Over the past two decades the incidence of stroke and myocardial infarction in hypertensive populations has decreased, yet the incidence of end-stage renal disease attributed to hypertension has increased. This apparent paradox has raised questions about the adequacy of blood pressure control in hypertensive patients with renal disease. Chronic renal failure is commonly associated with hypertension, and is often severe and difficult to control, particularly in patients with hypertensive nephrosclerosis. The optimal level of blood pressure control in these patients has not been established. Long-term diastolic blood pressure control to a level lower than 90 mm Hg is associated with stable or improving renal function in hypertensive nephrosclerosis and with slowing of the deterioration in renal function from other causes of renal failure. Moreover, recent studies indicate that when blood pressure control is achieved and maintained at a level of about 130/86 mm Hg (systolic/diastolic), deterioration in renal function can be halted even in black patients with hypertensive nephrosclerosis. Therefore, in hypertensive nephrosclerosis we attempt to control diastolic blood pressure at 80 to 85 mm Hg. Newer antihypertensive agents such as calcium channel blockers and angiotensin-converting enzyme inhibitors contribute to lowering blood pressure and preserving renal function. However, they have yet to be proven superior to conventional agents in double-blind randomized clinical trials in humans with hypertensive nephrosclerosis. Importantly, minoxidil is still relied on for aggressive control of blood pressure in many patients with hypertensive nephrosclerosis.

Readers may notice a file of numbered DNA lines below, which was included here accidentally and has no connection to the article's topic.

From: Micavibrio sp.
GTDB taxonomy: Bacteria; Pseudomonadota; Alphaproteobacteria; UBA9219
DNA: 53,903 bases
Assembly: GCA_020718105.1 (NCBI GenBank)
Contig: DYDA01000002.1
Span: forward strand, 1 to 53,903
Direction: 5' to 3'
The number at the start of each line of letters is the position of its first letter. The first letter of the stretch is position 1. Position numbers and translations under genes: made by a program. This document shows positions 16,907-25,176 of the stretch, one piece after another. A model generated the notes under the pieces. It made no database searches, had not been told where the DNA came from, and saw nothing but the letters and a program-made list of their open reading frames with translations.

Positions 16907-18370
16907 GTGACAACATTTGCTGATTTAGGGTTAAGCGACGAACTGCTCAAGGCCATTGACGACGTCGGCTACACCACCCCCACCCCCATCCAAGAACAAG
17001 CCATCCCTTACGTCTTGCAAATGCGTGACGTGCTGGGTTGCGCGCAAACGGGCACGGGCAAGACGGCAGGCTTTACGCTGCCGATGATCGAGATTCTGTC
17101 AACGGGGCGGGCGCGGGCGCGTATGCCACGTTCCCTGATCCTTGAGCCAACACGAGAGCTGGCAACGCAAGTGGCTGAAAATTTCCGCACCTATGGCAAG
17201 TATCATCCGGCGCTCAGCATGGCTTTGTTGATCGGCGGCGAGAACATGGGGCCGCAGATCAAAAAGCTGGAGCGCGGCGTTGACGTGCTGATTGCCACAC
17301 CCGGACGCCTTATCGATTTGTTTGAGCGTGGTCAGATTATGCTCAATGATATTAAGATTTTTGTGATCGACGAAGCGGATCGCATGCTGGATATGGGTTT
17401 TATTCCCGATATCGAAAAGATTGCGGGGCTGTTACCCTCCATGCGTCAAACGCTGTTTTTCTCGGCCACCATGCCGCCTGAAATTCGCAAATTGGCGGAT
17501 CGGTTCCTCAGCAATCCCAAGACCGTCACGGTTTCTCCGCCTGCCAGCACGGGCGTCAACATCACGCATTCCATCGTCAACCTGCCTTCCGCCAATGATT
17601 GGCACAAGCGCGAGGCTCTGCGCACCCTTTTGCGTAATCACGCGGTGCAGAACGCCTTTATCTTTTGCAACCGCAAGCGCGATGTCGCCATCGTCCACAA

ASJC Scopus subject areas
- Internal Medicine